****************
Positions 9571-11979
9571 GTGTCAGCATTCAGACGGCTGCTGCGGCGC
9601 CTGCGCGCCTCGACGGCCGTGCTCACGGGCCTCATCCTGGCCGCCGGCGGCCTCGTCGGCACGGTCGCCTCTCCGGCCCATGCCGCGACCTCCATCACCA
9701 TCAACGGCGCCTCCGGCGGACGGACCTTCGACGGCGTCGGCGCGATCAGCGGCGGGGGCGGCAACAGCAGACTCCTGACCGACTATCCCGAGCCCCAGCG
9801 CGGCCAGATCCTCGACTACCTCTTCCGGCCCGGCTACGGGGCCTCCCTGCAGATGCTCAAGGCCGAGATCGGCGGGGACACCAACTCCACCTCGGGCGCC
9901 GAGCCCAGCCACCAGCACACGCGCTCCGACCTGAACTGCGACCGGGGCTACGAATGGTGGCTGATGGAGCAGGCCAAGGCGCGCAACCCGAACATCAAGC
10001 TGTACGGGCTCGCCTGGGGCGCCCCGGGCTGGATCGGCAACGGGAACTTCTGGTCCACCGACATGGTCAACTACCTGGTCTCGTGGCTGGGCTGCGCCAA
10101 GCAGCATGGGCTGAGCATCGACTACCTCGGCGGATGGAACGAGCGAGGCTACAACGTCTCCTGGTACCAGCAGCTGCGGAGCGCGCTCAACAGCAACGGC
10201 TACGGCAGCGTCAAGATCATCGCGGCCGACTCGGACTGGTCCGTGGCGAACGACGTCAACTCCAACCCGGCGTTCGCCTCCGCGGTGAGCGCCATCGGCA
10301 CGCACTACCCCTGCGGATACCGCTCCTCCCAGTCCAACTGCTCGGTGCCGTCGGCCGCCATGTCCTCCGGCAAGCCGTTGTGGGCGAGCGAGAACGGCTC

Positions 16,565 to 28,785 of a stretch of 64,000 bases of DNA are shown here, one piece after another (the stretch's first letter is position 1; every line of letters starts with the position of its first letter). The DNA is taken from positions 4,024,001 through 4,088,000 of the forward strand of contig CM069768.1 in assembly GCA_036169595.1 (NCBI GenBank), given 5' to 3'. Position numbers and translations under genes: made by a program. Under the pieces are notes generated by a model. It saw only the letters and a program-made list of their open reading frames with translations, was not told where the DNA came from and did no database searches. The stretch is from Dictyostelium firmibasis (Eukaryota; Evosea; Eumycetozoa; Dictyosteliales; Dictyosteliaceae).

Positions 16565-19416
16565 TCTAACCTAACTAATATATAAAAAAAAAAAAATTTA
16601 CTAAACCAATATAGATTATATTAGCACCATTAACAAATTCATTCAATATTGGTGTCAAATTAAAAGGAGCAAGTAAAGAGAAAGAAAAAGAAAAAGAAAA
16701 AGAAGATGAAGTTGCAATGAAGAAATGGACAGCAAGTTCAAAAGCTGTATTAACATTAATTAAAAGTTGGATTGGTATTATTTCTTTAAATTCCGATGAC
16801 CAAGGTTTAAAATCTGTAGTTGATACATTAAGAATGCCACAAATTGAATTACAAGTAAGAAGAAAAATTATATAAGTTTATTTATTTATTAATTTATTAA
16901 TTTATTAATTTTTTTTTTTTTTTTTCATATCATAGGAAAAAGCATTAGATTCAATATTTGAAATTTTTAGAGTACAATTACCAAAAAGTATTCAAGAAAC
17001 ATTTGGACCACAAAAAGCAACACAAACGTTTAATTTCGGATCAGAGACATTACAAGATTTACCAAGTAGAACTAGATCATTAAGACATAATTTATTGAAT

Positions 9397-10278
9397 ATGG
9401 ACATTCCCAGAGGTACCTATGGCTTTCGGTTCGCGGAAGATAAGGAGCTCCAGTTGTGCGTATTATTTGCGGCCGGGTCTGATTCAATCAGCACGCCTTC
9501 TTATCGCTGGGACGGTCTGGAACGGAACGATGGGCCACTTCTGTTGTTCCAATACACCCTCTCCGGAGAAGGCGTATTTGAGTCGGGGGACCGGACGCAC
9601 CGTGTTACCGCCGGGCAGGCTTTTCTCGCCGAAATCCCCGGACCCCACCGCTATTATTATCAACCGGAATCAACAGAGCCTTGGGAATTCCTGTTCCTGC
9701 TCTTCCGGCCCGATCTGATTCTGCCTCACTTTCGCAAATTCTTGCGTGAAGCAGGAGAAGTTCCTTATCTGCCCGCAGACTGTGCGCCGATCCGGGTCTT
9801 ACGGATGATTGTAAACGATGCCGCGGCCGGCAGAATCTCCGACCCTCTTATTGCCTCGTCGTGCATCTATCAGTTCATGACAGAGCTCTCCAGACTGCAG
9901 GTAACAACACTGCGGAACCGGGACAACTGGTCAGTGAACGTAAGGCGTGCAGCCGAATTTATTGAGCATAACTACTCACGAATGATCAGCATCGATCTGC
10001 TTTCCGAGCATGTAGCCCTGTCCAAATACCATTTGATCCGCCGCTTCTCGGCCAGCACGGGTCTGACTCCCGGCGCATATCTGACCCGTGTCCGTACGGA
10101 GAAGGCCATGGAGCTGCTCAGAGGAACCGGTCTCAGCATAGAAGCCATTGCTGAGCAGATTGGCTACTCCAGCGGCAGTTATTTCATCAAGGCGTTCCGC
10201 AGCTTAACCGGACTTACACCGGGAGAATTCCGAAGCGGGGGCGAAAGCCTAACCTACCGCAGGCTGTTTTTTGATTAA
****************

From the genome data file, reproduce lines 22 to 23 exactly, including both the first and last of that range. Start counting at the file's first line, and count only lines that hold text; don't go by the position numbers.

9501 TTATCGCTGGGACGGTCTGGAACGGAACGATGGGCCACTTCTGTTGTTCCAATACACCCTCTCCGGAGAAGGCGTATTTGAGTCGGGGGACCGGACGCAC
9601 CGTGTTACCGCCGGGCAGGCTTTTCTCGCCGAAATCCCCGGACCCCACCGCTATTATTATCAACCGGAATCAACAGAGCCTTGGGAATTCCTGTTCCTGC